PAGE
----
The certification of the South African trawl fishery for hake by the Marine Stewardship Council, was undoubtedly one of the highlights of a very difficult year. We announced the third re-certification of the fishery in February, following a tough, year-long process. The certification is for a five-year period and during this time we will be expected to meet stringent conditions relating to the environmental performance of our fishery. Our members are committed to this effort, knowing that the sustainability of the trawl fishery is of paramount importance to its future.

The success and sustainability of the South African trawl fishery for hake demonstrates that rigorous fisheries management, including data collection, stock assessment, assiduous regulation and enforcement can be effective and result in abundant fish stocks and improved harvests. The DFFE and our academic partners should be proud of the role they have played in helping the industry to grow the hake stocks to the point where they are both above maximum sustainable yield.

Regardless of the outcome of FRAP 2021, real challenges lie ahead for SADSTIA and its members, including a weak economy, unstable global supply chains and the as yet unknown impact that climate change will have on deep-water stocks. A strong and united industry will be key to meeting these challenges head-on.

I wish to extend a word of thanks to SADSTIA members for their support, patience and cooperation in 2021. I wish them, our partners and stakeholders a restful holiday season and I look forward to regrouping in 2022 to work for the good of the South African hake deep-sea trawl fishery.

The call of the sea runs in the family

 

On Sunday 21 November, World Fisheries Day will be celebrated around the globe, highlighting the importance of an economic sector that produces around 80 million tons of food and employs at least 40 million people.

A South African family that understands the importance of a vibrant and sustainable fishing industry is the Carelse family from Brackenfell. Father Reggie Carelse is one of the most experienced and successful skippers in South Africa’s hake deep-sea trawl fishery and since February this year his 19-year-old daughter, Michelle, has been working with the team of skilled artisans that services and repairs the equipment on board his ship.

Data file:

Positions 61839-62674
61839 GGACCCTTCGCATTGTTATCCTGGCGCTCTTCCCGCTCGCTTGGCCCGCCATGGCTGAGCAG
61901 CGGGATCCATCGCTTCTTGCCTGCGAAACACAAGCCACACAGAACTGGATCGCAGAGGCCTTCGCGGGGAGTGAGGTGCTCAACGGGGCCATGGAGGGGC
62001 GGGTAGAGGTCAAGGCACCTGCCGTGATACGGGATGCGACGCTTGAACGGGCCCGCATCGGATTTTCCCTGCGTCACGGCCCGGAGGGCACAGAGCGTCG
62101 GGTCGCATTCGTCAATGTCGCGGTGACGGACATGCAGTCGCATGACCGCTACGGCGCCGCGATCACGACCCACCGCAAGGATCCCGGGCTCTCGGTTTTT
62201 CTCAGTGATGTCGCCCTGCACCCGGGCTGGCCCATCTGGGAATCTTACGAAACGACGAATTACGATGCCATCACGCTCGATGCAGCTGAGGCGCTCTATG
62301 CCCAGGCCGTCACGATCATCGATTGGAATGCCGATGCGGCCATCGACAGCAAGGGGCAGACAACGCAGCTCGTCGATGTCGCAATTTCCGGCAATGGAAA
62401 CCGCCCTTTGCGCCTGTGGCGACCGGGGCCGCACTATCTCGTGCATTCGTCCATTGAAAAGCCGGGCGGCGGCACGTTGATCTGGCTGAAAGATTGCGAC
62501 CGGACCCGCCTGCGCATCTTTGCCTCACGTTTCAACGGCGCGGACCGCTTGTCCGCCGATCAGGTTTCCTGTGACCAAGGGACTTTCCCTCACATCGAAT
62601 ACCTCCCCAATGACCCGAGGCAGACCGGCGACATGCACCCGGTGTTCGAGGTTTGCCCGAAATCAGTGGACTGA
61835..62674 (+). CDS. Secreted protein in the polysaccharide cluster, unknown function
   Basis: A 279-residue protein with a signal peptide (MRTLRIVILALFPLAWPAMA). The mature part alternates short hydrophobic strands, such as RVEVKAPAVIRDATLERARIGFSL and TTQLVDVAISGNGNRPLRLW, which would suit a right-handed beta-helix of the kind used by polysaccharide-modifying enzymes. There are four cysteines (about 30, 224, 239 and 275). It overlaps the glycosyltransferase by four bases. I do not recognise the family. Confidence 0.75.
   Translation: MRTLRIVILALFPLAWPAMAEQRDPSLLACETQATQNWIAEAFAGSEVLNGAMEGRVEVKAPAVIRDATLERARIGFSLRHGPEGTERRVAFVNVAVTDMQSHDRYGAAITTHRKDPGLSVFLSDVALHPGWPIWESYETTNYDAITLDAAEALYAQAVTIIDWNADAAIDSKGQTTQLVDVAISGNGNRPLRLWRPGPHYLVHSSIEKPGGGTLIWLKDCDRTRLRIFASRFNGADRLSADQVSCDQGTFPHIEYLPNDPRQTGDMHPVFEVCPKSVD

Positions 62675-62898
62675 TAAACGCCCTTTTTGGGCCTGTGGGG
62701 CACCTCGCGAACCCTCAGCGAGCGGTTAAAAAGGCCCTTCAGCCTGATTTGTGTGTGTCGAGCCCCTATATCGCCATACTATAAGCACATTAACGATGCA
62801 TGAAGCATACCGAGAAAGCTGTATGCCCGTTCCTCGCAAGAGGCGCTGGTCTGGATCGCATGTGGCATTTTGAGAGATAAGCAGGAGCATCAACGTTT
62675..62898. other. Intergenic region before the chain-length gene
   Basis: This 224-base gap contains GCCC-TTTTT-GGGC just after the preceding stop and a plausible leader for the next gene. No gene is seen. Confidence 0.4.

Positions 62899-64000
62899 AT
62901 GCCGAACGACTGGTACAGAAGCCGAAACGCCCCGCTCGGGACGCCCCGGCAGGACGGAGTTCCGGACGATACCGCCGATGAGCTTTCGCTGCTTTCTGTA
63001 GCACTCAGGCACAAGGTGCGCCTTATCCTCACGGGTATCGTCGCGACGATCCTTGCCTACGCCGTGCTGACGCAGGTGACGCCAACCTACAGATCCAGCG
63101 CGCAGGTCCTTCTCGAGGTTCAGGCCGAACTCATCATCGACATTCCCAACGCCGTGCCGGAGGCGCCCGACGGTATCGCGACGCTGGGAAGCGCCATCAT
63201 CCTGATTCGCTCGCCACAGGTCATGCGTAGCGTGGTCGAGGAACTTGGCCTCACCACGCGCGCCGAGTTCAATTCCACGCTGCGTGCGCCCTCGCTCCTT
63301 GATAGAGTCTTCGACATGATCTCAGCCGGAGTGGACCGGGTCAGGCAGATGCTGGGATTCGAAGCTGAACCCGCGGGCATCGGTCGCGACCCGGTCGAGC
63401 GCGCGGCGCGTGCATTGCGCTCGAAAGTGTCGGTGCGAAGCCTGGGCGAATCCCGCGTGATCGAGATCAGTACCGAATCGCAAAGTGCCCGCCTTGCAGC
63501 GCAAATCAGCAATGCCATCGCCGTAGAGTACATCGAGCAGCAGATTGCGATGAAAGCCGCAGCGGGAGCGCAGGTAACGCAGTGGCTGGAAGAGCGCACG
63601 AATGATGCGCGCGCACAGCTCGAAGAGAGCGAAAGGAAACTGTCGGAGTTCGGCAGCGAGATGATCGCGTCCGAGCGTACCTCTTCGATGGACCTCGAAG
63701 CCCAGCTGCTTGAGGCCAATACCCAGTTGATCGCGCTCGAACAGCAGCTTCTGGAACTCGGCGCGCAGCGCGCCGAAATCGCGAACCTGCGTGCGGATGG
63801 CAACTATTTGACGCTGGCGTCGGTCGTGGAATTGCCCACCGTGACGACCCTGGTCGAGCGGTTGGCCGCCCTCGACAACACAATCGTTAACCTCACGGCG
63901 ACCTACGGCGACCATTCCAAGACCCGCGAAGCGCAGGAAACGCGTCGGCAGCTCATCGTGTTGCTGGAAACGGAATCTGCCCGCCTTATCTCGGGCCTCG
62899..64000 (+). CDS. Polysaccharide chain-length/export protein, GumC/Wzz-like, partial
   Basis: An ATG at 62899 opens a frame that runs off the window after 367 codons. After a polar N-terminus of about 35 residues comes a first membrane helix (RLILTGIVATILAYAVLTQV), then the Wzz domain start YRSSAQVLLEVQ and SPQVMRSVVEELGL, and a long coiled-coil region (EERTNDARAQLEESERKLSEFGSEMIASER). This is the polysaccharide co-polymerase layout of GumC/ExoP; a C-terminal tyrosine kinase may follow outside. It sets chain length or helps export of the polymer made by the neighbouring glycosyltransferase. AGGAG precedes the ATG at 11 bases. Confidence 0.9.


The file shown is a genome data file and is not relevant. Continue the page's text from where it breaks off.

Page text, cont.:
Michelle is working as an apprentice at Sea Harvest’s Viking Fishing Division in Cape Town harbour. Dressed in safety boots, a hard hat and worker’s overalls, she is forging her own career in an industry that has captivated her since she was a small child.

“When my family would come to fetch me in the harbour after a fishing trip, I would take Michelle to the boat,” recalls Reggie. “I would have to take her to the engine room and she would ask a lot of questions – she’s very inquisitive. But then, when she was seven, I put her in the skipper’s chair and she said to me, ‘no Daddy, this is your place, I don’t want to work here, I want to work in the engine room’!”

Reggie was surprised and a little alarmed that his daughter’s desire to work at sea did not diminish over time. As soon as she completed her matric at Protea Heights Academy in 2020, she applied to work as an apprentice at the Viking Fishing Division.

“There was something pulling me towards boats,” says Michelle. “My dad didn’t try to talk me out of working at sea, but he did say to me ‘are you sure?’” I knew that this is what I wanted, to work on boats, so I asked him for the phone numbers and then I made the calls.”

Michelle is training in the electrical workshop at the Viking Fishing Division. She is part of the team of artisans that services and repairs the electrical equipment on board the company’s vessels. Once she has 18 months of experience under her belt, Michelle will attend college and start working towards a National N Diploma in Electrical Engineering, also called an “N6”. She is hoping that much of her practical training will be completed at sea, but for now she is content to be learning the ropes on the quayside, under the watchful eye of Foreman Allie Yaghya.

Her apprenticeship is grounded in the opportunity to work alongside qualified artisans and learn from them.

“I like to broaden my knowledge, so if we do something in electrical, another workshop will work with us, say for instance the refrigeration department, so I learn from them too, says Michelle. “If they are not actively teaching me, I just ask a lot of questions!”

This year, in order to study towards her N Diploma, Michelle re-sat her matric exams in mathematics and physical science.

Over the course of the year, Reggie has come to terms with the fact that Michelle will one day work at sea, and that in the future she might very well work alongside him.

For Michelle, the opportunity to work in an unusual field with a team of knowledgeable and helpful colleagues has been an enriching experience and she is more determined than ever to get a qualification that will enable her to work at sea and in the fisheries environment.